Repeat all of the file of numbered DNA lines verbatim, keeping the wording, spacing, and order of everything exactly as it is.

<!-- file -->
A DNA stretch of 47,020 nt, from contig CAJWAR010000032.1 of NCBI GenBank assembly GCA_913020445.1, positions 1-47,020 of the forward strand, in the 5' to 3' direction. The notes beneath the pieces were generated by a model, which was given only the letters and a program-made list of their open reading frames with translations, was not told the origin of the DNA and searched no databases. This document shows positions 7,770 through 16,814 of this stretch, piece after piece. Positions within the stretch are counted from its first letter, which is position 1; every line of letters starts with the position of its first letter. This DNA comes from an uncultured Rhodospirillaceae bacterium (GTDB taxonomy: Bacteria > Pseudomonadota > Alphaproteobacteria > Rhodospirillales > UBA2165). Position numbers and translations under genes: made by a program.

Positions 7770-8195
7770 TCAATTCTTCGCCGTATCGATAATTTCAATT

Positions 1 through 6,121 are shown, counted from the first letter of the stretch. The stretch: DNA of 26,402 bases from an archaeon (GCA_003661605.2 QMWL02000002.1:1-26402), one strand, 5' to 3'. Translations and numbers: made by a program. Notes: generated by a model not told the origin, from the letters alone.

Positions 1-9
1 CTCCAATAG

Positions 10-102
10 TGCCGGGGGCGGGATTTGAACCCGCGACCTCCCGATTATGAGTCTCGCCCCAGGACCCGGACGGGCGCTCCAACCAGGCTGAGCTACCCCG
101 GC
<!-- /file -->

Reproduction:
A DNA stretch of 47,020 nt, from contig CAJWAR010000032.1 of NCBI GenBank assembly GCA_913020445.1, positions 1-47,020 of the forward strand, in the 5' to 3' direction. The notes beneath the pieces were generated by a model, which was given only the letters and a program-made list of their open reading frames with translations, was not told the origin of the DNA and searched no databases. This document shows positions 7,770 through 16,814 of this stretch, piece after piece. Positions within the stretch are counted from its first letter, which is position 1; every line of letters starts with the position of its first letter. This DNA comes from an uncultured Rhodospirillaceae bacterium (GTDB taxonomy: Bacteria > Pseudomonadota > Alphaproteobacteria > Rhodospirillales > UBA2165). Position numbers and translations under genes: made by a program.

Positions 7770-8195
7770 TCAATTCTTCGCCGTATCGATAATTTCAATT

Positions 1 through 6,121 are shown, counted from the first letter of the stretch. The stretch: DNA of 26,402 bases from an archaeon (GCA_003661605.2 QMWL02000002.1:1-26402), one strand, 5' to 3'. Translations and numbers: made by a program. Notes: generated by a model not told the origin, from the letters alone.

Positions 1-9
1 CTCCAATAG

Positions 10-102
10 TGCCGGGGGCGGGATTTGAACCCGCGACCTCCCGATTATGAGTCTCGCCCCAGGACCCGGACGGGCGCTCCAACCAGGCTGAGCTACCCCG
101 GC